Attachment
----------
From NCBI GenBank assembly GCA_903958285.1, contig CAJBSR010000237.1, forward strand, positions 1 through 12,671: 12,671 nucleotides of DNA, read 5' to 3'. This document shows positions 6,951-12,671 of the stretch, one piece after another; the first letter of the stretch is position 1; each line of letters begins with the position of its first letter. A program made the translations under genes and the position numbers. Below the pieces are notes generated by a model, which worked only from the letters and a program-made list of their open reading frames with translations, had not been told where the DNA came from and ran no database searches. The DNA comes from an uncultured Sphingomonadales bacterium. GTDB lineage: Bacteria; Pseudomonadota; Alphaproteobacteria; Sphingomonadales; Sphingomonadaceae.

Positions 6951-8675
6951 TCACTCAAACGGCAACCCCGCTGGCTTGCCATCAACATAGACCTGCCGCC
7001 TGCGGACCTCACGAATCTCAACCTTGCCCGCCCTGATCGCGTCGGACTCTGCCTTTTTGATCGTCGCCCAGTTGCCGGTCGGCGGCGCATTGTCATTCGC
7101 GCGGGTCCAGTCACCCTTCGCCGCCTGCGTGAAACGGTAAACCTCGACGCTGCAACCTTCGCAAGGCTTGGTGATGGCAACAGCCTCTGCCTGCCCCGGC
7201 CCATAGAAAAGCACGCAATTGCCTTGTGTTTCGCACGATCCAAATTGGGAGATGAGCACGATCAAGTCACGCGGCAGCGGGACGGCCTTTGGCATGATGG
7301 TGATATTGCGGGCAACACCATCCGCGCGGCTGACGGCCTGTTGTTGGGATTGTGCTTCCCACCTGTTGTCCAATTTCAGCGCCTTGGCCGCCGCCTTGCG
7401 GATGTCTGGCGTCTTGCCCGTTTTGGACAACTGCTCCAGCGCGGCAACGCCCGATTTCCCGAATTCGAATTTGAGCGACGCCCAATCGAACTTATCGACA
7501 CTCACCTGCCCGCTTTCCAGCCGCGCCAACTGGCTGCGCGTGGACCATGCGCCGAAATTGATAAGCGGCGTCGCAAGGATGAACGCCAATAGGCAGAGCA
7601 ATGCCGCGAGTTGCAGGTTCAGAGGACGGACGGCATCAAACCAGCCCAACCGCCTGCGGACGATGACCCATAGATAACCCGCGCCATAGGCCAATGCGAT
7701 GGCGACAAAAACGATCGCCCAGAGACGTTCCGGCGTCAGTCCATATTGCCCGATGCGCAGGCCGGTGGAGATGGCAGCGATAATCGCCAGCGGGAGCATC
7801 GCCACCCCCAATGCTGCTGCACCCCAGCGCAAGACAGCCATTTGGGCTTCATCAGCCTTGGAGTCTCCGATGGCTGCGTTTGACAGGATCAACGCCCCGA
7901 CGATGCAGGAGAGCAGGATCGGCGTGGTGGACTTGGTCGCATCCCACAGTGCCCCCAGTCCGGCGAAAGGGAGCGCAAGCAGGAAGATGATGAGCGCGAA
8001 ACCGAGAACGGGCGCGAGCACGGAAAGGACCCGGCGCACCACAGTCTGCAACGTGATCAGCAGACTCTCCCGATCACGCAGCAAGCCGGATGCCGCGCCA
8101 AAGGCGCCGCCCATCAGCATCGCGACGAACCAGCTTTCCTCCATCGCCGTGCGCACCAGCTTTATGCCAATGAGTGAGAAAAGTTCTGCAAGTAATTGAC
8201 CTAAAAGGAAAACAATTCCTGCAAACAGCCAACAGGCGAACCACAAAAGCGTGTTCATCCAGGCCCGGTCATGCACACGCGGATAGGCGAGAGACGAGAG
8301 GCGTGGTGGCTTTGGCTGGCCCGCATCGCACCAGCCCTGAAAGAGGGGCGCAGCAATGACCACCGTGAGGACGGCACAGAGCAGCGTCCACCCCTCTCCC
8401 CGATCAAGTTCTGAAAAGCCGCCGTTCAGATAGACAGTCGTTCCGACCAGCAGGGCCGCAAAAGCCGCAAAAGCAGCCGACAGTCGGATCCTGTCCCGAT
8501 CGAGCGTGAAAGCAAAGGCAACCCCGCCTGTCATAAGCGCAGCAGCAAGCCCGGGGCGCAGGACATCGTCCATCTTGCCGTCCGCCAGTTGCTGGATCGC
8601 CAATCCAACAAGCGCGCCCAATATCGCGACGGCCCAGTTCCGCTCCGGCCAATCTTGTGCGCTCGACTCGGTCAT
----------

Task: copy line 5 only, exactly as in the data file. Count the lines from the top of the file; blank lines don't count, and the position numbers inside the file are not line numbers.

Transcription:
7101 GCGGGTCCAGTCACCCTTCGCCGCCTGCGTGAAACGGTAAACCTCGACGCTGCAACCTTCGCAAGGCTTGGTGATGGCAACAGCCTCTGCCTGCCCCGGC